Regarding your son. He is just 2 ½ and kids of this age are very busy. They are exploring the world, learning new things, excited by things that we don’t even notice. They are full of energy and want to explore and that is the nature of a child of this age. Keeping in mind, if you are feeling stressed with everything then you will have little patience to deal with his playfulness and highlight the importance of looking after yourself so that you are in a better space to manage his behavior patiently. It might seem like he is just a naughty child, but there are ways to manage this kind of behavior in a child so young in ways that don’t require the use of physical punishment.

Given his age and his love for play, the first step you can take is to play with him. Use this as the building block for your relationship, working together doing something he loves. This is more likely to build a sense of respect for you than continually shouting at him all the time. This proactive approach of playing with him, allows him to get your full attention without even needing to think about doing something naughty to get your attention because he already has it. Ask him what he wants to play with you. Let him be the one in control and feel that sense of responsibility and know that you are listening to him and understanding him and not ignoring him.

Given his age and his love for play, the first step you can take is to play with him. Use this as the building block for your relationship, working together doing something he loves. This is more likely to build a sense of respect for you than continually shouting at him all the time. This proactive approach of playing with him, allows him to get your full attention without even needing to think about doing something naughty to get your attention because he already has it. Ask him what he wants to play with you. Let him be the one in control and feel that sense of responsibility and know that you are listening to him and understanding him and not ignoring him.

Praise him and reward him for his good behavior, paying less attention to his bad behavior. Sometimes children will misbehave simply to get attention, therefore giving them attention for good behaviors whilst overlooking any negative behaviors makes them more inclined to continue with positive behavior because that’s what’s getting them the attention. Even if it is just something as praising him for building a tower, or racing a toy car.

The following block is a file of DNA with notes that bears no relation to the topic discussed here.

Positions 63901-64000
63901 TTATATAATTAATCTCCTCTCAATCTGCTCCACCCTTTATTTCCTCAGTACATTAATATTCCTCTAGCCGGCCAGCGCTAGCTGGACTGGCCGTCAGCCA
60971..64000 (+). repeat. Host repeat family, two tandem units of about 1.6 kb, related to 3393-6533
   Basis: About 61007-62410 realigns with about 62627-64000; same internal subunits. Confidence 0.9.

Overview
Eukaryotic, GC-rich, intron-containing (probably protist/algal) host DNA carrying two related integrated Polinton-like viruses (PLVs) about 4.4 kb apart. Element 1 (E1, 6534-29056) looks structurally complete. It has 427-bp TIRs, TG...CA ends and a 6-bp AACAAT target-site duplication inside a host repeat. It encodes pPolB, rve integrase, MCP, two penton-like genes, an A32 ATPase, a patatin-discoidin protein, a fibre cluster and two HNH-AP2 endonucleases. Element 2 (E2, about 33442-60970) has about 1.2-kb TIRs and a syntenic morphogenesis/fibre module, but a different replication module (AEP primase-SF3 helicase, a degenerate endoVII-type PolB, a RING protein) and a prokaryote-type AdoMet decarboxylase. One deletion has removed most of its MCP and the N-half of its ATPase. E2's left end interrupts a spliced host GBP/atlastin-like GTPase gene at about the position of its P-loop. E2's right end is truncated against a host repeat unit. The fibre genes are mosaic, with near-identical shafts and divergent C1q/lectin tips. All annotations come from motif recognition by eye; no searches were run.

That is not to say that his poor behavior should be completely ignored to the point that he feels it’s ok. He needs to know that it is not. Do begin with the more positive parenting steps to try and eliminate such behavior and also when you feel yourself getting angry at him, do take a mental step back and ask yourself if you are only seeing things in this way because you yourself are feeling stressed, or have you behave in a way that might have triggered his response. This is why self-care is important to ensure that you are not slipping into a negative cycle that causes you to get angry at him, which makes him more angry, which make your even more angry..etc..

A form of discipline is to take something away from him. If he is not playing nicely with something, or is throwing it around, then take it away from him. When he calms down you can give it back to him. Otherwise, giving him a time out. Allocate a spot for him to take time out when he is misbehaving. This might be a chair in the corner. When he is misbehaving, you tell him what he did was not ok (you know his level of language best so will know how best to put it to him at this age) and have him sit there for 2 minutes and then allow him to play again. This is punishment in that it takes him away from what he really wants to be doing, but also gives him the chance to settle and calm down.

May Allah bring you peace and happiness and make things easier for you. May He help you to overcome your difficulties and grant you a righteous child that will be the coolness of your eyes.

 


Disclaimer: The conceptualization and recommendations stated in this response are very general and purely based on the limited information that was provided in the question. In no event shall AboutIslam, it’s volunteers, writers, scholars, counselors, or employees be held liable for any direct, indirect, exemplary, punitive, consequential or other damages whatsoever that may arise through your decision or action in the use of the services which our website provides. 




About Hannah Morris

Hannah Morris is a mum of 4 and she currently works as Counsellor and Instructor of BSc. Psychology at the Islamic Online University (IOU). She obtained her MA degree in Psychology and has over 10 years of experience working in health and social care settings in the UK, USA, and Ireland. Check out her personal Facebook page, ActiveMindCare, that promotes psychological well-being in the Ummah. (www.facebook.com/activemindcare)

find out more!